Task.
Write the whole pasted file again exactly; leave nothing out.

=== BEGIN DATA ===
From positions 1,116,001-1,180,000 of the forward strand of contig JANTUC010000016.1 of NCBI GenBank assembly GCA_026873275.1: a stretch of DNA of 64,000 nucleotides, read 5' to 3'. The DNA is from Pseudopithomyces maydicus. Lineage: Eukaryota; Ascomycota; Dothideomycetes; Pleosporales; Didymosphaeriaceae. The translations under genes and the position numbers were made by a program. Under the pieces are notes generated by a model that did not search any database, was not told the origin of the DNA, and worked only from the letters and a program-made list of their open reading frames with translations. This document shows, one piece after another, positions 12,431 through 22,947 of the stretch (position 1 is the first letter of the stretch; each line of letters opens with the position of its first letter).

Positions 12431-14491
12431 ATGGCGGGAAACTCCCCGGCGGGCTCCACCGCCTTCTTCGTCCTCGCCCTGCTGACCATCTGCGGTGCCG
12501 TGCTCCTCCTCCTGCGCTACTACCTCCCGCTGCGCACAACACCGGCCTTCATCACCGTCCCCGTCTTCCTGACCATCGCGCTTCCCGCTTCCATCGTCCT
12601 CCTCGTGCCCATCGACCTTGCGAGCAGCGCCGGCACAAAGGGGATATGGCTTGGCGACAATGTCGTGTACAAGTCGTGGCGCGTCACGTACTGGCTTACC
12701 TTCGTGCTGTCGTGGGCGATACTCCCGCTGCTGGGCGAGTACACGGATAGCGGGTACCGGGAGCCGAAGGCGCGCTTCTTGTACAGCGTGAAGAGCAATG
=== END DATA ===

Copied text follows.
From positions 1,116,001-1,180,000 of the forward strand of contig JANTUC010000016.1 of NCBI GenBank assembly GCA_026873275.1: a stretch of DNA of 64,000 nucleotides, read 5' to 3'. The DNA is from Pseudopithomyces maydicus. Lineage: Eukaryota; Ascomycota; Dothideomycetes; Pleosporales; Didymosphaeriaceae. The translations under genes and the position numbers were made by a program. Under the pieces are notes generated by a model that did not search any database, was not told the origin of the DNA, and worked only from the letters and a program-made list of their open reading frames with translations. This document shows, one piece after another, positions 12,431 through 22,947 of the stretch (position 1 is the first letter of the stretch; each line of letters opens with the position of its first letter).

Positions 12431-14491
12431 ATGGCGGGAAACTCCCCGGCGGGCTCCACCGCCTTCTTCGTCCTCGCCCTGCTGACCATCTGCGGTGCCG
12501 TGCTCCTCCTCCTGCGCTACTACCTCCCGCTGCGCACAACACCGGCCTTCATCACCGTCCCCGTCTTCCTGACCATCGCGCTTCCCGCTTCCATCGTCCT
12601 CCTCGTGCCCATCGACCTTGCGAGCAGCGCCGGCACAAAGGGGATATGGCTTGGCGACAATGTCGTGTACAAGTCGTGGCGCGTCACGTACTGGCTTACC
12701 TTCGTGCTGTCGTGGGCGATACTCCCGCTGCTGGGCGAGTACACGGATAGCGGGTACCGGGAGCCGAAGGCGCGCTTCTTGTACAGCGTGAAGAGCAATG